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Parry

[par-ee] /ˈpær i/
noun
1.
Milman, 1902–35, U.S. classical scholar and philologist.
2.
William Edward, 1790–1855, English arctic explorer.
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Based on the Random House Dictionary, © Random House, Inc. 2014.
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British Dictionary definitions for m parry

parry

/ˈpærɪ/
verb -ries, -rying, -ried
1.
to ward off (an attack) by blocking or deflecting, as in fencing
2.
(transitive) to evade (questions), esp adroitly
noun (pl) -ries
3.
an act of parrying, esp (in fencing) using a stroke or circular motion of the blade
4.
a skilful evasion, as of a question
Word Origin
C17: from French parer to ward off, from Latin parāre to prepare

Parry

/ˈpærɪ/
noun
1.
Sir (Charles) Hubert (Hastings). 1848–1918, English composer, noted esp for his choral works
2.
Sir William Edward. 1790–1855, English arctic explorer, who searched for the Northwest Passage (1819–25) and attempted to reach the North Pole (1827)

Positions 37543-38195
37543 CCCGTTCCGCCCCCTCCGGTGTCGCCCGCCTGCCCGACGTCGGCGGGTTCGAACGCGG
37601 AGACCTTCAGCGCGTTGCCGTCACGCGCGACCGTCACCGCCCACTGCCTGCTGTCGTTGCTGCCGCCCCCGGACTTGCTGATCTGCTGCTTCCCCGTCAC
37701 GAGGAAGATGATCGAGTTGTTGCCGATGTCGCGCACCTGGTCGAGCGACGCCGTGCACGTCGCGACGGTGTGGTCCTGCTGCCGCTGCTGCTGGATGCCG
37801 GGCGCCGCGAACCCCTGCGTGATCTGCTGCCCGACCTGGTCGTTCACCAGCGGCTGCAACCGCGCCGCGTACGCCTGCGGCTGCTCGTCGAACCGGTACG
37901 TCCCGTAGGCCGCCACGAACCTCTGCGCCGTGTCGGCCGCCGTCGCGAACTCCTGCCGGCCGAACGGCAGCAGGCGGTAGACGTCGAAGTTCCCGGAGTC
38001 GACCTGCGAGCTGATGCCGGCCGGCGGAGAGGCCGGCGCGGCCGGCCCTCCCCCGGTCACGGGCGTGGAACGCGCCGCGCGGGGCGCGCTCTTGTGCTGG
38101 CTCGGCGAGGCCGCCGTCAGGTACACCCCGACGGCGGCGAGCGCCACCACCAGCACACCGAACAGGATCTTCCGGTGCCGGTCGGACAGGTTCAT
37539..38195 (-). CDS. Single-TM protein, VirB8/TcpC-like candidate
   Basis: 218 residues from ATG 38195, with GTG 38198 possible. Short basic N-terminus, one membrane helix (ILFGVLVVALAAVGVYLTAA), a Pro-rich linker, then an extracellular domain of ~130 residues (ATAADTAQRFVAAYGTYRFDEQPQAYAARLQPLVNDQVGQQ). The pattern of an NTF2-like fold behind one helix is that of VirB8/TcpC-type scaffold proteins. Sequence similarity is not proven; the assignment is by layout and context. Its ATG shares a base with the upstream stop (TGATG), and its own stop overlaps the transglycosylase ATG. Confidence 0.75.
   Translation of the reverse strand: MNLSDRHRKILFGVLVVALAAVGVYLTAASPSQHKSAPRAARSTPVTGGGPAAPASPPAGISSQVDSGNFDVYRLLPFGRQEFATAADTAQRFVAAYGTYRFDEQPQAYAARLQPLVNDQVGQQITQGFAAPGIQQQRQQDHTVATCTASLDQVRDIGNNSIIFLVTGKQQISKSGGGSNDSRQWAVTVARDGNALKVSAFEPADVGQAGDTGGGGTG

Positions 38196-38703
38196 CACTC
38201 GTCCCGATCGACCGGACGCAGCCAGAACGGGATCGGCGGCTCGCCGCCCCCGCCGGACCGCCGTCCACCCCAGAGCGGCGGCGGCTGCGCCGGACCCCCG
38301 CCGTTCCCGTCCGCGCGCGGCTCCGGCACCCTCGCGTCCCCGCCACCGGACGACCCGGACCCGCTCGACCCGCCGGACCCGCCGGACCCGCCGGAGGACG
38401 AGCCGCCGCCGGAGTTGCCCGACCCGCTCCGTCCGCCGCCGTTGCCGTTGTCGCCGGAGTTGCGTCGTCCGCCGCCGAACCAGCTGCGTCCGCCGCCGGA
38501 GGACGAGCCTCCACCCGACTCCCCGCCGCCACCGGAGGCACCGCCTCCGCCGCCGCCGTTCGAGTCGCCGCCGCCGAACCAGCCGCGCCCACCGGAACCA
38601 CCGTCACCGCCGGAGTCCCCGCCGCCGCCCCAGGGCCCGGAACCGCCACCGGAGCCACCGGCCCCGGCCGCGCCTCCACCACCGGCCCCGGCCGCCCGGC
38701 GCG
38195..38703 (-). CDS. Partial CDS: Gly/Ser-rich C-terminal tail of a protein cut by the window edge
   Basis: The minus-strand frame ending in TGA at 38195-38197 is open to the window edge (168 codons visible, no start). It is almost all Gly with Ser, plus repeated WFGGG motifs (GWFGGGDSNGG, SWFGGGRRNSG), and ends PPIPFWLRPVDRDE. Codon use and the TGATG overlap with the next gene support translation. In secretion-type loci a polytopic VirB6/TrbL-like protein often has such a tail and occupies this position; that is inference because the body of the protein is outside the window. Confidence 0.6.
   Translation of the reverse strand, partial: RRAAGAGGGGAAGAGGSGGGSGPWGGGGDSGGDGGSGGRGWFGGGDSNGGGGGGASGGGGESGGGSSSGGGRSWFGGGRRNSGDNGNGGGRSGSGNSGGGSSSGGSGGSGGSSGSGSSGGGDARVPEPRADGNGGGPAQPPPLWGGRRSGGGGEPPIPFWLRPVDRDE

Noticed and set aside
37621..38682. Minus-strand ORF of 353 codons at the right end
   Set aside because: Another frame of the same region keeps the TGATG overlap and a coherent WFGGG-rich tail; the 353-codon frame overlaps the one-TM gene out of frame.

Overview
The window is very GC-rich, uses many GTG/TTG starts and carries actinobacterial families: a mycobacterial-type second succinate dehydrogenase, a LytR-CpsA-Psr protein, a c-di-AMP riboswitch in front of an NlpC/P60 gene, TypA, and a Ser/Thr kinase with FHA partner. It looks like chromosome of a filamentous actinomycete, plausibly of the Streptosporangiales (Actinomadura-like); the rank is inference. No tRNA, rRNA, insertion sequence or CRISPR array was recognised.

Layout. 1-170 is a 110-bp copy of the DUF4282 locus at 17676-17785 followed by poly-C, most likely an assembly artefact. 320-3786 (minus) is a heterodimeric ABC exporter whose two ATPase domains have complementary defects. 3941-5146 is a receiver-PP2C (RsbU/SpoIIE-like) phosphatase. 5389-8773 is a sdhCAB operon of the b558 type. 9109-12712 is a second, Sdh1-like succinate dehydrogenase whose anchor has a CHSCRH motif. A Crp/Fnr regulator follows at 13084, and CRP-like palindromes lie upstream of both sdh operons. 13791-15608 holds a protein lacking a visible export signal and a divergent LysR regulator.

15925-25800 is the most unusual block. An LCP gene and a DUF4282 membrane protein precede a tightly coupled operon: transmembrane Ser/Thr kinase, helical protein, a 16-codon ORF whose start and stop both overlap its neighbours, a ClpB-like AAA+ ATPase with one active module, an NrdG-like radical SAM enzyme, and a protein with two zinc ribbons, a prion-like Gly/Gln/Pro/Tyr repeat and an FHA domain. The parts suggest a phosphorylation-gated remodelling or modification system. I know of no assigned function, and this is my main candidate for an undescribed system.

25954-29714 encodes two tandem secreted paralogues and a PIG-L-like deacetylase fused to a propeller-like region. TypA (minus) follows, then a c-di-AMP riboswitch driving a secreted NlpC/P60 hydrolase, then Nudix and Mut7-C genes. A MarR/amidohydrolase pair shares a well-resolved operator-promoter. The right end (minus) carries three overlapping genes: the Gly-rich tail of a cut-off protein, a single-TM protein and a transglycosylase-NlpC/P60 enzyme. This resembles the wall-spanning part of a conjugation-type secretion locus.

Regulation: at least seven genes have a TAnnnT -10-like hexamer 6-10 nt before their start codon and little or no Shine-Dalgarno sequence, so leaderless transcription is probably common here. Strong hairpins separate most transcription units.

Collins English Dictionary - Complete & Unabridged 2012 Digital Edition
© William Collins Sons & Co. Ltd. 1979, 1986 © HarperCollins
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Word Origin and History for m parry

parry

v.

1630s, from French parez! (which commonly would have been heard in fencing lessons), imperative of parer "ward off," from Italian parare "to ward or defend a blow" (see para- (2)). Related: Parried; parrying. Non-fencing use is from 1718. The noun is 1705, from the verb.

Online Etymology Dictionary, © 2010 Douglas Harper
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